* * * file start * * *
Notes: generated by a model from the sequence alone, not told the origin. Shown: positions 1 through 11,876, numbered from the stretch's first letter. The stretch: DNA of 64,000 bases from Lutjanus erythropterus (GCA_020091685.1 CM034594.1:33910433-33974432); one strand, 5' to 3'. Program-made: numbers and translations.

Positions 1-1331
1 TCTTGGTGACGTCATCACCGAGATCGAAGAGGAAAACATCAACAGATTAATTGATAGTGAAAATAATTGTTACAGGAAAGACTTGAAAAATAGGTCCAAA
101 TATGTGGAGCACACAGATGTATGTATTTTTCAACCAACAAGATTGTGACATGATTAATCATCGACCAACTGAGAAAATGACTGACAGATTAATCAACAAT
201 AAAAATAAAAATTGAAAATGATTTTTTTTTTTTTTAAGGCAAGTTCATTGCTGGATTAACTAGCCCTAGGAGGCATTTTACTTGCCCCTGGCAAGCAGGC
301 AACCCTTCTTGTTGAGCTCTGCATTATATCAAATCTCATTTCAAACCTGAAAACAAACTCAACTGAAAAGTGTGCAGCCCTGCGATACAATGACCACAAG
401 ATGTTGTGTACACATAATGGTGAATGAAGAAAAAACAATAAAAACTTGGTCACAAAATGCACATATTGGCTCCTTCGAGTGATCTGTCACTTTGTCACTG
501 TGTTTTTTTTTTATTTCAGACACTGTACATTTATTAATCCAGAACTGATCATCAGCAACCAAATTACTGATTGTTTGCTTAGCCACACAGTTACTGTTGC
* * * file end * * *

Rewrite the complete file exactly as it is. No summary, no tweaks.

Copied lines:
Notes: generated by a model from the sequence alone, not told the origin. Shown: positions 1 through 11,876, numbered from the stretch's first letter. The stretch: DNA of 64,000 bases from Lutjanus erythropterus (GCA_020091685.1 CM034594.1:33910433-33974432); one strand, 5' to 3'. Program-made: numbers and translations.

Positions 1-1331
1 TCTTGGTGACGTCATCACCGAGATCGAAGAGGAAAACATCAACAGATTAATTGATAGTGAAAATAATTGTTACAGGAAAGACTTGAAAAATAGGTCCAAA
101 TATGTGGAGCACACAGATGTATGTATTTTTCAACCAACAAGATTGTGACATGATTAATCATCGACCAACTGAGAAAATGACTGACAGATTAATCAACAAT
201 AAAAATAAAAATTGAAAATGATTTTTTTTTTTTTTAAGGCAAGTTCATTGCTGGATTAACTAGCCCTAGGAGGCATTTTACTTGCCCCTGGCAAGCAGGC
301 AACCCTTCTTGTTGAGCTCTGCATTATATCAAATCTCATTTCAAACCTGAAAACAAACTCAACTGAAAAGTGTGCAGCCCTGCGATACAATGACCACAAG
401 ATGTTGTGTACACATAATGGTGAATGAAGAAAAAACAATAAAAACTTGGTCACAAAATGCACATATTGGCTCCTTCGAGTGATCTGTCACTTTGTCACTG
501 TGTTTTTTTTTTATTTCAGACACTGTACATTTATTAATCCAGAACTGATCATCAGCAACCAAATTACTGATTGTTTGCTTAGCCACACAGTTACTGTTGC